Archive for the ‘Switzerland and Swiss things’ Category

News for bears: cities of bears

December 8, 2018

On the 5th here, postings on the patron saint of bears and on Swiss saintly dogs (with a bow to the city of Bern(e)). Now: more on Bern; on the movie BearCity; and on two California cities of bears, Big Bear City in San Bernardino County and Los Osos in San Luis Obispo County.


News for (massive) dogs: St. Bernard of Menthon

December 5, 2018

It’s about the lives of the saints (like some other recent postings); it’s about Switzerland (for some value of Switzerland); and it’s about dogs, really big dogs. St. Bernard of Montjoux, and the dog named after his 11th-century refuge for travelers in the Alps.


Nur in der Schweiz

December 2, 2018

A report from Amanda Walker, one of our corresondents in Zürich, with news of a seasonal product promotion at McDonald’s. It’s gooey cheese time again!

(#1) “Der McRaclette ist zurück … Das gibt’s auch nur in der Schweiz”

It’s back, and available only in Switzerland.


Swiss Tasmania

November 29, 2018

The raw material: a poster on Pinterest, which led to photos of a quaint village:

(#1) Mt. Ida and Lake St. Clair, in the highlands of central Tasmania

(#2) The faux-Swiss village of Grindelwald, near Launceston, TAS


On the Swiss poster patrol

November 27, 2018

… from a hundred years ago. Two items that popped up on Pinterest a while back after I posted about things Swiss:

(#1) Pilatus Railway poster (unknown artist for Burlingham Travel Pictures, 1918)

(#2) Swiss military “Flag Guard” poster from 1914, the year the Great War began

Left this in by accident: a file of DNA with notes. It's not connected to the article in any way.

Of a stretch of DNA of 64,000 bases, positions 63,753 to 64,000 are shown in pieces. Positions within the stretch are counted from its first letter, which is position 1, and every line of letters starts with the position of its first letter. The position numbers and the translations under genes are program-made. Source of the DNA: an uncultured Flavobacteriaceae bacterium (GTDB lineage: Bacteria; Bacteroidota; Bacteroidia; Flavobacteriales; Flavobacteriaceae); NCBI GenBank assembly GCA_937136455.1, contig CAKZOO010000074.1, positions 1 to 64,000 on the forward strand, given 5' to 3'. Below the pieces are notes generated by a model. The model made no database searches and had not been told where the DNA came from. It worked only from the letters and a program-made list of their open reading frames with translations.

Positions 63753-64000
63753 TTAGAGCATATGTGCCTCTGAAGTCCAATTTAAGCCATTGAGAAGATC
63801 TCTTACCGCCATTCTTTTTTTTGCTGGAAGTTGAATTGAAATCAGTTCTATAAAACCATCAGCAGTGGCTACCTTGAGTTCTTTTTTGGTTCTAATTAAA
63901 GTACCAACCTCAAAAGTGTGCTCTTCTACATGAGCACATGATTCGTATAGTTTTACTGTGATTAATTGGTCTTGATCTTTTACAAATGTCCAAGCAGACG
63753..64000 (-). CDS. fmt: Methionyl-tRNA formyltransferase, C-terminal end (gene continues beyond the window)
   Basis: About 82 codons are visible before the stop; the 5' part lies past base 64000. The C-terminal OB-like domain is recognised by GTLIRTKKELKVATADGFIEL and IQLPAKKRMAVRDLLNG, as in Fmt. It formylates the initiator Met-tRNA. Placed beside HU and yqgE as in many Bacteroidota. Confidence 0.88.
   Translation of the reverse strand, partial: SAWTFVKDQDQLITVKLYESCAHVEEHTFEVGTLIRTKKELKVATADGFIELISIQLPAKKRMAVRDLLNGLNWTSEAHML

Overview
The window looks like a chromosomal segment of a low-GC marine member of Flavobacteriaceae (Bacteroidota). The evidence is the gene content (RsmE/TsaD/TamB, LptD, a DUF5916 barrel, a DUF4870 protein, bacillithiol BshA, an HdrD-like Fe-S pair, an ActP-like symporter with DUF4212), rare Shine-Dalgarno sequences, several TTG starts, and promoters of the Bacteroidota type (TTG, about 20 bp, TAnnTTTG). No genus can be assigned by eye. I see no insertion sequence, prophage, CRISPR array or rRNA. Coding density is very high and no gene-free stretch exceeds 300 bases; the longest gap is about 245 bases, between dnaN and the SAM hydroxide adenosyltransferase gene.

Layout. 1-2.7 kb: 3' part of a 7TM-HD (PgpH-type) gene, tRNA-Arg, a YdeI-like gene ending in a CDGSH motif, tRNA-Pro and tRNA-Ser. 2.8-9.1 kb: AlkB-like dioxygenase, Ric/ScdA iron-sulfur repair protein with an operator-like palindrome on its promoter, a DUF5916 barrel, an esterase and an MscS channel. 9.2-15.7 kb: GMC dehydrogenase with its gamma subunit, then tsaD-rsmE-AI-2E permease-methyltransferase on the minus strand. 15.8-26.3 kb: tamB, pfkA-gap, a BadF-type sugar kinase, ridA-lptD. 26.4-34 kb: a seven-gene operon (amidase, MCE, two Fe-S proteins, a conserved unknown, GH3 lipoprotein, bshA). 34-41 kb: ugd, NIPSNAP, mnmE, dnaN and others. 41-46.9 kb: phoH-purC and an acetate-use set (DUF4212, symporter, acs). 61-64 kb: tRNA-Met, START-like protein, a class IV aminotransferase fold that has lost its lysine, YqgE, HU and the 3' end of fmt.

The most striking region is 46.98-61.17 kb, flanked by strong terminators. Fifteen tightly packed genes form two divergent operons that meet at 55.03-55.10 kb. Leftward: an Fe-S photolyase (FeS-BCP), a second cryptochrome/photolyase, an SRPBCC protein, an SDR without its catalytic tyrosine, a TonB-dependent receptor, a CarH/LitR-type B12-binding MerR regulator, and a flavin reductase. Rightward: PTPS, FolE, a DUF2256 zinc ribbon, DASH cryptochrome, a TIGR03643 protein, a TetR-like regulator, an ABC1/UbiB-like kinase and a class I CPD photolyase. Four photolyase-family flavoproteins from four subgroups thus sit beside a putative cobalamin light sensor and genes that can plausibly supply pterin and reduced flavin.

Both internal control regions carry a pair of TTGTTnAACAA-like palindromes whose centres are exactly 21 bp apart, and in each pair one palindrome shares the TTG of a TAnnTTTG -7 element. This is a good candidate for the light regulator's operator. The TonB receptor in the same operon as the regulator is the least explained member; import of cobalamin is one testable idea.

Wisc Swiss music

November 20, 2018

From Joe Salmons on Facebook a few days ago, this arresting photo of celebratory alpenhorns indoors:


Two things: the occasion and the instruments.



November 19, 2018

A tribute to the great Swiss natural historian — in fact, polymath — Conrad Gessner (in the biological literature, Gesner), whose name has popped up in my life three times recently: in connection with the striking plants known as gesneriads (among them, African violets); as an early chronicler of mountain climbing (specfically on Mount Pilatus in Switzerland); and as the source of the first description of the alphorn, or alpenhorn (the musical instrument).

Gessner and some of his subjects, as depicted in a set of commemorative stamps issued by the African nation of Guinea on the 500th anniversary of his birth:


Gessner himself might have been archetypically Swiss, but the gesneriads are tropical plants, of Africa and South America.


Swiss art supplies in the morning

August 31, 2018

Today’s morning name: Caran d’Ache. A Swiss art supplies company specializing in pencils. With a complex linguistic and social history behind its name. There will be cartoons as well. (No food, sex, music, or plants, but you can’t have everything. On the other hand, there will be clowns and some chemistry / materials science.)

(#1) The box for a 40-color selection of pencils, proudly flying the Swiss flag


The Gay Village, Swiss Chalet, poutine

August 8, 2018

Further notes on the 31st motss.con in Montréal (which came to an end with a stragglers’ breakfast on Monday); background in my 8/3 posting “The rainbow pillars of Montréal”. And further explorations of things Swiss, or at least things called Swiss, in particular that Canadian institution, the Swiss Chalet restaurant chain. Motssers on holiday in Québec, food: that means poutine, (by report) consumed often and by many during the con.

Brief visual background on the con’s location, the Gay Village of the city:

(#1) Aerial view of Rue Ste-Catherine E. in the Gay Village, with its overhead rainbow-colored balls (from Chris Ambidge)


Swiss National Day! (with a query)

August 1, 2018

Today, August 1st, is the National Day of Switzerland, a day to fly the big square flag:


On the flag and on the holiday, to come. But first, a query to readers. I ask that you respond only to this e-mail address: (so that I don’t have to try to collate responses sent to seven or eight different places). And I ask that you read the query and guve your immediate reaction to it (without looking things up or consulting other people or musing about what the “right” answer would be). Below the fold: